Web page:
An adviser to Sudani had said that since mid-November, Iraqi banks wanting to access dollar reserves stored in the United States must make transfers using the electronic system.
The US Federal Reserve will then examine the requests and block them if it finds them suspicious.
According to the adviser, the Fed had so far rejected 80 percent of the transfer requests over concerns of the funds’ final recipients.
Before the introduction of the new regulations, “we were selling $200 million or $300 million a day,” Sudani said.
“Now, the central bank provides $30 million, $40 million, $50 million,” he said, questioning: “What were we importing in a single day for $300 million?“
“There are products that were entering (Iraq) for prices that make no sense. Clearly, the objective was to take foreign currency out of Iraq,” he said. “This must stop.”
Money may have been transported to Iraq’s autonomous Kurdistan province “and from there to neighboring countries,” Sudani said, without specifying whether he was referring to Turkiye, Iran or war-torn Syria.
He said the new controls had been planned for two years, in accordance with an agreement between Iraq’s central bank and US financial authorities, and deplored previous failures to put them in place.
Iraq, which is trying to move past four decades of war and unrest, is plagued by endemic corruption.
The official exchange rate is fixed by the government at 1,470 dinars to the dollar, but the currency was trading at around 1,680 on Tuesday on unofficial markets amid dollar scarcity.
The drop has sparked sporadic protests by Iraqis worried about their purchasing power.
Foreign Minister Fuad Hussein and the new central bank chief will be among a delegation traveling to Washington on February 7 to discuss the new mechanism and the fluctuating exchange rate, Sudani said.


How Arab governments are leveraging modern technology to conserve limited water resources 

Updated 01 February 2023

How Arab governments are leveraging modern technology to conserve limited water resources 

  • Identifying ways to mitigate and adapt to climate pressures has become a top priority for MENA countries
  • Innovations can help conserve freshwater, recycle wastewater and reduce harm of desalinating seawater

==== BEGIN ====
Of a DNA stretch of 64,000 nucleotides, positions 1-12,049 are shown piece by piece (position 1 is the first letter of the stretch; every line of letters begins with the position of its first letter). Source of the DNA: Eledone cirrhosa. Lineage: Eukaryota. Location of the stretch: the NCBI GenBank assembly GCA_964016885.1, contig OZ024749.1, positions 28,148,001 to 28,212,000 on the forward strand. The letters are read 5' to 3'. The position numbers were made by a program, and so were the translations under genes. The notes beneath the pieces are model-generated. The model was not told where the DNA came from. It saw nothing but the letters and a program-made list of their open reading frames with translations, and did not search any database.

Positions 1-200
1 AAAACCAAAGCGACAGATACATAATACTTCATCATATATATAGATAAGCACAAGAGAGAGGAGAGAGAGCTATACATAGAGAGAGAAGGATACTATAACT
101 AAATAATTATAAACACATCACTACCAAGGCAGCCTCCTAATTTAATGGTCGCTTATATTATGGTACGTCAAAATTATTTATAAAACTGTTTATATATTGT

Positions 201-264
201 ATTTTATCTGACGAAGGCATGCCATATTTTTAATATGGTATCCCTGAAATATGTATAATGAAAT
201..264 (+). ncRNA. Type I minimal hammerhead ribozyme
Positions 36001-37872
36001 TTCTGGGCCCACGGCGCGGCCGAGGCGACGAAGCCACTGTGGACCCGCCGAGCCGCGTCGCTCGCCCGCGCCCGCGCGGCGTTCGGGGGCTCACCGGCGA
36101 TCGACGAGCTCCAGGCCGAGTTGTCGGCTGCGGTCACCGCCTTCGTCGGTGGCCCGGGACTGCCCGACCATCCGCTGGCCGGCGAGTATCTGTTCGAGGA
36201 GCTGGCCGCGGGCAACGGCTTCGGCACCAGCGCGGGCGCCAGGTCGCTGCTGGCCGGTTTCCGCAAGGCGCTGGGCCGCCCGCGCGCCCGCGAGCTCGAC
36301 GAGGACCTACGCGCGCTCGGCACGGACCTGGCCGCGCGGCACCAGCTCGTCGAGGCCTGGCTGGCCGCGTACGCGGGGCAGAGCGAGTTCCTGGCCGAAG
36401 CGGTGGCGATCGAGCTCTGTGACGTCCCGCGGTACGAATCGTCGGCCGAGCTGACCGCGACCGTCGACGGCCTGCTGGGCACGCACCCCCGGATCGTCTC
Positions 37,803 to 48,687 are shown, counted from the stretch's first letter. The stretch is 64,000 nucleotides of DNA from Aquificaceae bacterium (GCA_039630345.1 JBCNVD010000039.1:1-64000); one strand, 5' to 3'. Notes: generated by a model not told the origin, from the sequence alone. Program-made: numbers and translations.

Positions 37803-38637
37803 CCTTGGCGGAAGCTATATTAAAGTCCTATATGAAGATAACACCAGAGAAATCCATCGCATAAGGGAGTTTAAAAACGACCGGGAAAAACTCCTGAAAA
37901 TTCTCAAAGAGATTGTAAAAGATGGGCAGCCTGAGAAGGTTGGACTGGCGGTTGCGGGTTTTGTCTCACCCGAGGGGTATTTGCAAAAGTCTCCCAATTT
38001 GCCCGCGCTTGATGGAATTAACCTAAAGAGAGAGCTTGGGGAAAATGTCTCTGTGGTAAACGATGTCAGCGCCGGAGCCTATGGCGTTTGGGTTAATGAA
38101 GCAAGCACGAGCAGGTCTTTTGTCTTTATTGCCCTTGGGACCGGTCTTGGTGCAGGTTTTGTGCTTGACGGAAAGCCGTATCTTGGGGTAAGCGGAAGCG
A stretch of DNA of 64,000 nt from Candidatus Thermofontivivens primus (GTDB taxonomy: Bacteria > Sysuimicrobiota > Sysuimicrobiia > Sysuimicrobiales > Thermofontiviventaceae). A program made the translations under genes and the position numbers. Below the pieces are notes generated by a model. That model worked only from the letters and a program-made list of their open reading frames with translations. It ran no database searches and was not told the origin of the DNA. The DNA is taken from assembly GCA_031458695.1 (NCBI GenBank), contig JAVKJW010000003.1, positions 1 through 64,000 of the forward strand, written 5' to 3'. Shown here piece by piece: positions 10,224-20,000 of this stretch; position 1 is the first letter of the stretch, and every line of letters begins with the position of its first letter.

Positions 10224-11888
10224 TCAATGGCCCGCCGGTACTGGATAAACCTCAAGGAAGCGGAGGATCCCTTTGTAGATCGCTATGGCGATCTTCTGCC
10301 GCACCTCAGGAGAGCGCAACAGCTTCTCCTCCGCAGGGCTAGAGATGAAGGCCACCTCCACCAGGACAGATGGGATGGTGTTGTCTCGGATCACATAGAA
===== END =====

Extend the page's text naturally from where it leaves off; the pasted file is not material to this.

DUBAI: For decades, the Middle East and North Africa region has struggled to meet its growing water needs. With populations booming and natural sources of freshwater rapidly depleting, finding sustainable solutions to address the precarious state of the region’s water security is more urgent than ever.

Water insecurity has exacerbated conflicts and political tensions in many Arab countries, significantly impacting the health and well-being of its people. In nations such as Iraq, Jordan, Lebanon, Syria, Yemen, and even several of the Gulf states, many communities lack access to plentiful clean water.

While about 40 percent of the global population experiences water scarcity, the MENA region is considered among the world’s most water-insecure, with about 90 percent of children living in areas of high or extremely high water stress. According to UNICEF, the region is home to 11 of the world’s 17 most water-stressed countries.

The reputed home of the biblical Garden of Eden, Iraq's southern marshes of Chibayish, have been battered by drought as well as reduced river flows from neighboring Turkey and Iran. (AFP)

“Countries with rapid population growth, an arid climate, and heavily water-consuming agricultural activities are at a much higher risk of facing significant water scarcity before 2050. These nations will therefore require larger counter operations in order to negate the pending impact,” Walid Saad, CEO and co-founder of World of Farming, told Arab News.

“This is a challenge that requires a collaborative approach between public and private sector organizations, and the implementation of technology and innovative solutions across industries, to help ensure greater water efficiency and security for future generations.”

A 2020 report by Orient Planet Research found that the Gulf Cooperation Council area’s water needs will reach 33,733 cubic meters per year by 2050. However, the region’s projected future storage is just 25,855 cubic meters.

Orient Planet Reseach illustration

This means the region needs to boost its water stocks by 77 percent to meet the requirements of its population within the next 30 years.

Identifying ways to mitigate and adapt to climate pressures has become a top priority for regional governments. The coming year is expected to be one of the hottest on record, with extreme weather events likely to grow in scale and frequency and, in the process, exacerbate existing problems of the water-stressed region.

INNUMBERS

11 World’s most water-stressed countries (out of a total of 17) that are in MENA region.

90% Children in areas of high or extremely high water stress in MENA.

77% Increase in water stocks needed by 2050 to meet GCC population’s requirements.

By the end of the century, scientists expect average temperatures in the Middle East to rise by 5 degrees Celsius, making parts of the region potentially uninhabitable if action is not taken urgently to tackle the causes of man-made climate change.

In addition to extreme weather, climate-related water scarcity is expected to wipe up to 14 percent off the region’s gross domestic product over the coming 30 years, according to the World Bank.

As about 60 percent of the region’s freshwater originates from external territories, international relations also play a crucial role in water security.

A view of the Shatt al-Arab waterway in Iraq's southern city of Basra, where the Euphrates and Tigris meet. Both rivers originate from Turkiye. (AFP)

The Nile River, for instance, runs through or along the border of 10 other African countries before it reaches Egypt, making Ethiopia’s GERD dam project a point of contention, while Iraq and Syria are fed by the Tigris and Euphrates, which both originate in neighboring Turkiye where large dam projects are also underway.